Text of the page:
by Riley Sager. Confabulated lives. The book within a book/ghost story was a successful structure. Without that, rather a flimsy read. The haunted house in Vermont was not a vivid character and added little to the atmosphere. Lots of loose ends and plot holes. The usual gothic themes, nothing is as it seems. But. Better than Mexican Gothic. And. What’s with the title? Had nothing to do with anything.
by Silvia Moreno-García. Two clunkers in a row. Probably not good to have Kelly Ripa as a source for good reading. Weak writing in general. Stilted dialogue as if it were a bad translation. Setting amorphous. Period, scene, geography vague. Could be any house any time anywhere on a hill in a mining town. No tension or drama of any weight. Silly conceit. Stupid reveal. Skip this one. Sorry, Kelly.
by Greer Hendricks and Sarah Pekkanen. As with The Wife Between Us, not sure why it takes two people to write such a tepid tale. Although better than that anemic novel. Shay is a more sympathetic central character even if she is a bit of a ditz. No one could be quite so gullible. But. You want her to prevail. And. There are glimpses of New York City the way it used to be in normal times. Filled a few September hours.
A Memoir. By Lacy Crawford. Crawford’s harrowing years at the prestigious St. Paul’s School in Corcord, NH read like a novel. Her chilling and compelling story reveal a complicated legacy of so many women and men alike. All or parts of Crawford’s encounters are relatable to young students, whether in elite prep schools or not. And the dismissal and cover-up of abuse and assault are common to all of them. Crawford’s book was elicited by recent investigations into the school. None of the voluminous allegations ended in any criminal charges.… Read more Notes On A Silencing →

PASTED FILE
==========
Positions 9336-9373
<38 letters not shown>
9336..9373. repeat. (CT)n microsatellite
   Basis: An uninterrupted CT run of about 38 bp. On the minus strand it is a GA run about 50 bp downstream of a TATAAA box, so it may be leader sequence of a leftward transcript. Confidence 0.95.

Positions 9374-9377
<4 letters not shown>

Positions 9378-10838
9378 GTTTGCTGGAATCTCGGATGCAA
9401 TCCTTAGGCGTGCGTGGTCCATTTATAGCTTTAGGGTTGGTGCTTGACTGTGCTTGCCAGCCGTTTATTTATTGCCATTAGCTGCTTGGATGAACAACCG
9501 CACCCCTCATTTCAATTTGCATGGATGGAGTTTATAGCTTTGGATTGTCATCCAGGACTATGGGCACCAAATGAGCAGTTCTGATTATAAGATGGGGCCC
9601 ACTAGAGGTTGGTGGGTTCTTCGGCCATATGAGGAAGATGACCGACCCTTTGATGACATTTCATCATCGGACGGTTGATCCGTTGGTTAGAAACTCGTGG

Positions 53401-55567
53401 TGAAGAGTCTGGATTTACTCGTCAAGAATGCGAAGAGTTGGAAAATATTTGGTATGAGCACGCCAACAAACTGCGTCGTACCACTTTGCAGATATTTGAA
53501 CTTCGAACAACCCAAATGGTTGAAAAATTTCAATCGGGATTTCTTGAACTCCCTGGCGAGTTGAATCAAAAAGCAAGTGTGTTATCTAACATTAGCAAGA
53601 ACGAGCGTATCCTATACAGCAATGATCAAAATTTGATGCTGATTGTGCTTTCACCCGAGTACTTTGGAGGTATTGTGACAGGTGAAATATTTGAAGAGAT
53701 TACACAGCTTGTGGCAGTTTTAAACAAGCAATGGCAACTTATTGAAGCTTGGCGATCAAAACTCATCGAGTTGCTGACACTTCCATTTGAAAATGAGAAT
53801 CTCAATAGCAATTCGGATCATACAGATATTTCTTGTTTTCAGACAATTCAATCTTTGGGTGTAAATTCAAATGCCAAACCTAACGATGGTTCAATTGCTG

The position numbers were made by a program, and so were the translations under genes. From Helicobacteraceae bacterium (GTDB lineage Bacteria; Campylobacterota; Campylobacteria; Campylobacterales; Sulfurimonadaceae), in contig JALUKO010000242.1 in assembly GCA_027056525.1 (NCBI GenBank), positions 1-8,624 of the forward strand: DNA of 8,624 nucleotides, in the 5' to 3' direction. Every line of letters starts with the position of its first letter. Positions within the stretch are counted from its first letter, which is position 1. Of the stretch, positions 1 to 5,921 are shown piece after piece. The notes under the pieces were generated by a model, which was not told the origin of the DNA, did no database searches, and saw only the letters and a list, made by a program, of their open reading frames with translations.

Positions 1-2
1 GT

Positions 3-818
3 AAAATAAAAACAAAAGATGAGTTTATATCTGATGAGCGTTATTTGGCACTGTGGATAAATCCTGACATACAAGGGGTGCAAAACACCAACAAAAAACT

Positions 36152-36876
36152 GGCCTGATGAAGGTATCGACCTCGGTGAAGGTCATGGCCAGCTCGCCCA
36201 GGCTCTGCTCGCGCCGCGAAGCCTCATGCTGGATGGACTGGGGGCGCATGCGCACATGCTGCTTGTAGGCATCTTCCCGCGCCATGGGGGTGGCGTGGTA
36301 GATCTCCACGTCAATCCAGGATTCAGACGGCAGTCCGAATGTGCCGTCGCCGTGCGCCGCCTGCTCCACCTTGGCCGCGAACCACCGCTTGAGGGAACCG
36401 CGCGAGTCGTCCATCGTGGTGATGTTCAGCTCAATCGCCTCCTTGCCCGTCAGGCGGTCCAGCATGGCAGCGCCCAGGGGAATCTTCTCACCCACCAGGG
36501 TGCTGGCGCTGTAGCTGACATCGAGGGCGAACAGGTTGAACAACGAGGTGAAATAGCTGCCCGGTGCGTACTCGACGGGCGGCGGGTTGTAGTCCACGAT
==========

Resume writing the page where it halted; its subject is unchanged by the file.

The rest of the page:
by Elin Hilderbrand. Okay. Yes. Another very beachy read. But. Mallory Blessing and Jake McCloud are as appealing as can be. They are well drawn and consistent. A lovely love story with adventures & tragedies. Each of their 28 Nantucket summers begin with a list of what we were talking about during that year. It’s quite a mind-bender. Many events seem impossible to believe that it was so long ago, others don’t seem quite as recent. So. A tear-jerker to be sure, but worth it. Hope and happy prospects in the… Read more 28 Summers →
by Jennifer Weiner. Don’t judge. Full-size young woman influencer & model. Okay. Yeah. But. Actually pretty entertaining. Two books in one. The story of Daphne the bullied teen who takes a stand in a video that goes viral. And a murder mystery in Truro on Cape Cod.
by Lucy Foley. A fun who-done-it. Set in a folly on an island off the west coast of Connemara in Ireland. Graveyards, peat, bogs, cliffs, caves and a lavish wedding with lots of crazy family and friends. Told from the different points of view of the bridesmaid-sister, the bride, the best man, the plus-one and the wedding planner. Red herrings galore.
This year’s Booker longlist is dominated by women. Broken record alert. There is obviously no need for a separate prize for women. Also. The idea that Mantel’s weighty tome The Mirror & the Light is on the same list as Tyler’s shortish story Redhead by the Side of the Road is ludicrous. Makes me want to re-read Edward St. Auban’s ludic satirical masterpiece Lost for Words. Where a cookbook wins the literary prize. The 2020 full longlist is: Diane Cook, “The New Wilderness” Tsitsi Dangarembga, “This Mournable Body” Avni Doshi,… Read more Woman Booker Redux →